- Ace Hardware on Wednesday reported a 6.8% year-over-year increase in fourth quarter revenue, to $1.3 billion, according to a company press release. Same-store sales rose 3.1% in Q4.
- Sales for the fiscal year were solid as well, with revenue, at $5.4 billion, up 5.1% compared to the previous year. Same-store sales were up 3.6% for 2017.
- The hardware retailer’s net income in Q4 was $14.2 million, down more than $7 million from the year-ago period because of a $4.1 million tax charge — owed after Republican tax legislation passed last year — and costs associated with Ace’s warehouse "reconfiguration." For the full year, net income was $147.4 million, down more than 8.5% from 2016 mainly because of the Q4 expenses, the retailer said.
Ace has posted higher customer transactions for five continuous years, net store additions for six years and positive same-store sales for eight straight years, according to Ace President and CEO John Venhuizen.
Adding to Ace’s strong Q4 performance was the acquisition of e-commerce curation retailer the Grommet last fall. The e-tailer was folded into a subsidiary, Ace Ecommerce Holdings, which brought in $21.6 million in Q4, according to Ace.
The companies said at the time of the acquisition that the Grommet’s customers visited Ace over 50% more often than the average Ace Rewards customer and spent 2.8 times as much. It’s a "high quality path to meaningful growth, without having to bow down to the altar of Amazon," Venhuizen said in October.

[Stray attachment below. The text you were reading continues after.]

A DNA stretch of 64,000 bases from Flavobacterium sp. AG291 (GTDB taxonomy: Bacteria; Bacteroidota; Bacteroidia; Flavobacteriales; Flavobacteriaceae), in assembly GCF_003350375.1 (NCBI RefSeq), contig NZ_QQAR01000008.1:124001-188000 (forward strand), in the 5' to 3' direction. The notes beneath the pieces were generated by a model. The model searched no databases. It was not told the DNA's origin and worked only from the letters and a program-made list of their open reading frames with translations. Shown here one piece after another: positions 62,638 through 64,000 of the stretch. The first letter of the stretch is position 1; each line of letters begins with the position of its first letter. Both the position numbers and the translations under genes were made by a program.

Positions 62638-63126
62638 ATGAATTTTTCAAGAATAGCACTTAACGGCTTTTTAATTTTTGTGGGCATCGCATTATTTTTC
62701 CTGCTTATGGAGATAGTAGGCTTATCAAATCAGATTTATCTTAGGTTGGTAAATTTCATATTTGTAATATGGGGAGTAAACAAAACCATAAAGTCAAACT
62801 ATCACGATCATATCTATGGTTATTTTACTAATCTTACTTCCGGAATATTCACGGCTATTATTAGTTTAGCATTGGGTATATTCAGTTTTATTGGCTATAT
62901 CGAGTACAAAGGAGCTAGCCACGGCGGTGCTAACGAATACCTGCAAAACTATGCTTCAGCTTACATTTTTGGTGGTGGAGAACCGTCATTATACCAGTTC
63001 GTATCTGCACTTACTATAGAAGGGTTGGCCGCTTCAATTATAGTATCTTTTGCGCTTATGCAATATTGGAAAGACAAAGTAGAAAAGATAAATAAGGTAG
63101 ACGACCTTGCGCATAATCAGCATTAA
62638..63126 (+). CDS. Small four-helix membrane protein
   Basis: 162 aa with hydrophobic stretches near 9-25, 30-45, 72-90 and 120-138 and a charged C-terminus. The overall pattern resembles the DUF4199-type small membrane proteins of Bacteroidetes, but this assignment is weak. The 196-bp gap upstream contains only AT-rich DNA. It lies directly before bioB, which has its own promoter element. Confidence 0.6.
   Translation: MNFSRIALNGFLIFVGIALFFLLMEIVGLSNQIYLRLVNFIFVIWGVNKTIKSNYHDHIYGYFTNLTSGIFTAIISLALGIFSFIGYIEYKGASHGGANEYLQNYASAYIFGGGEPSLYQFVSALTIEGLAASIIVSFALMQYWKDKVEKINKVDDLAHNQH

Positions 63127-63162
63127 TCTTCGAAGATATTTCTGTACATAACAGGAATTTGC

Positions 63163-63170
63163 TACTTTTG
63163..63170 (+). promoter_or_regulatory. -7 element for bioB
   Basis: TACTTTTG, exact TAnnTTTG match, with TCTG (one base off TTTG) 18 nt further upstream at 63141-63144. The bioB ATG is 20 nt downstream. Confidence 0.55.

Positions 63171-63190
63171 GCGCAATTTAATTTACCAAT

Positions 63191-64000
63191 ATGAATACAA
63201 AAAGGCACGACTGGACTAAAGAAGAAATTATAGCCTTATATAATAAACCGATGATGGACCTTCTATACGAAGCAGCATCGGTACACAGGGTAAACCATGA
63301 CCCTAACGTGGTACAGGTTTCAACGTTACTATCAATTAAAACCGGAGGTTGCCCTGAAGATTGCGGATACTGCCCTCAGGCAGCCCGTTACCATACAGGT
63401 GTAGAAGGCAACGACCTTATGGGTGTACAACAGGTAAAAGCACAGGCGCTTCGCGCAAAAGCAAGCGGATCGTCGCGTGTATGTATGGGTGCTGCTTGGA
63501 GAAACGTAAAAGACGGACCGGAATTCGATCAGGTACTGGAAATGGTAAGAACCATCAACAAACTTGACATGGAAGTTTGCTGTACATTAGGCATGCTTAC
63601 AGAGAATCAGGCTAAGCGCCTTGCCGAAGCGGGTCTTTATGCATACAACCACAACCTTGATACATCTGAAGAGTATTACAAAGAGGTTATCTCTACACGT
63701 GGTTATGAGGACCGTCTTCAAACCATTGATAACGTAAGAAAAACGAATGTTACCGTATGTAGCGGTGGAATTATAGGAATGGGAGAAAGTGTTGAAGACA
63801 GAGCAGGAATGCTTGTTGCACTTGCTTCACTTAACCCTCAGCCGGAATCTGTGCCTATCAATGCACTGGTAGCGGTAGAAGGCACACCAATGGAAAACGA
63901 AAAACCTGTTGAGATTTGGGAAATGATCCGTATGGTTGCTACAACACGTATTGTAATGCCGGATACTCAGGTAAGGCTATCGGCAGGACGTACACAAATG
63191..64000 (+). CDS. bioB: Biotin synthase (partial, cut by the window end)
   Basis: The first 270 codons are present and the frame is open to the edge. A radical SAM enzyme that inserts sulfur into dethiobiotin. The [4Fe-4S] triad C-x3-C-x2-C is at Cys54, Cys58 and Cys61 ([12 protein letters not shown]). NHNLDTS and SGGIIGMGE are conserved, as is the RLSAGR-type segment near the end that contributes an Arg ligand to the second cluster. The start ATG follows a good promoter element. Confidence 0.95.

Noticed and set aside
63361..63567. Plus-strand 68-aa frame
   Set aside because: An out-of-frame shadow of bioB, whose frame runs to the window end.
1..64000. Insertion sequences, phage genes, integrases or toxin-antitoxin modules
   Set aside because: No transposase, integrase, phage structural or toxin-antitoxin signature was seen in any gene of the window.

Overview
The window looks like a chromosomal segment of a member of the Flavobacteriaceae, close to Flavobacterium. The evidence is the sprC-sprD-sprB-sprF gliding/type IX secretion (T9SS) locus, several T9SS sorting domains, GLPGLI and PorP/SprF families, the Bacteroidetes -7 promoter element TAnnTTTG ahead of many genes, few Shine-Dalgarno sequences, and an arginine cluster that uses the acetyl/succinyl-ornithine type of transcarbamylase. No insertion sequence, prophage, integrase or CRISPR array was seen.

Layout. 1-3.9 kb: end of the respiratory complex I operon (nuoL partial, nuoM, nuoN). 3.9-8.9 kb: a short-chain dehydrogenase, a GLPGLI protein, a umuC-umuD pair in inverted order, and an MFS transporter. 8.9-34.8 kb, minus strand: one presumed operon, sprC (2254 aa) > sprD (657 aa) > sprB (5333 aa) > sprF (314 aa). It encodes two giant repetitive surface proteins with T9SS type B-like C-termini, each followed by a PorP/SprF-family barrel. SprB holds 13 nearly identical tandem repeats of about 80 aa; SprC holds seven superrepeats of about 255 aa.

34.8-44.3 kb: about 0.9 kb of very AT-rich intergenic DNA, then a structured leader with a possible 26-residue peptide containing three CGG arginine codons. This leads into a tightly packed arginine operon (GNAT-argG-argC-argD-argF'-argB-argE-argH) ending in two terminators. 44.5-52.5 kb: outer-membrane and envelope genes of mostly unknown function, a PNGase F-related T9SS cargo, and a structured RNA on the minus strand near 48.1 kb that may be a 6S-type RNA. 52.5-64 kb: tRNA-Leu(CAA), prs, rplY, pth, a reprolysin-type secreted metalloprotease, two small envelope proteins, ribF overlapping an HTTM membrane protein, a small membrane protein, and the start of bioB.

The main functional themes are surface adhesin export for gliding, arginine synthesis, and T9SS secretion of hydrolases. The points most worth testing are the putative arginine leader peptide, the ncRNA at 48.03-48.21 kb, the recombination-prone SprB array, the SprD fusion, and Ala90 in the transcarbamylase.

Along with its online acquisition, Ace has been adding brick-and-mortar stores. In fiscal 2017, it added a net of 55 stores to its domestic network and finished out the year with 4,418 domestic locations.
Ace could ring up even more sales in the future if the reported talks with Kroger pan out. According to the Street, the grocer and hardware retailer were in talks to build Ace store-within-a-store locations inside Kroger markets.
The hardware chain has made grocery partnerships a key focus and currently operates inside, or adjacent to, dozens of stores, mostly independents, across the U.S. The hardware giant has promoted its express locations as a way for supermarkets to compete with larger chain stores.
Venhuizen has also indicated the company would be interested in a potential buyout of fellow hardware co-op True Value, which reportedly was seeking potential suitors last year.
Both Ace and True Value operate in a category that has been riding a continually improving housing market and remains relatively insulated from e-commerce’s explosive push into retail. But that doesn’t mean they don’t face competition. Lowe’s, Menards, Home Depot and Ace are all fighting for their piece of the pie.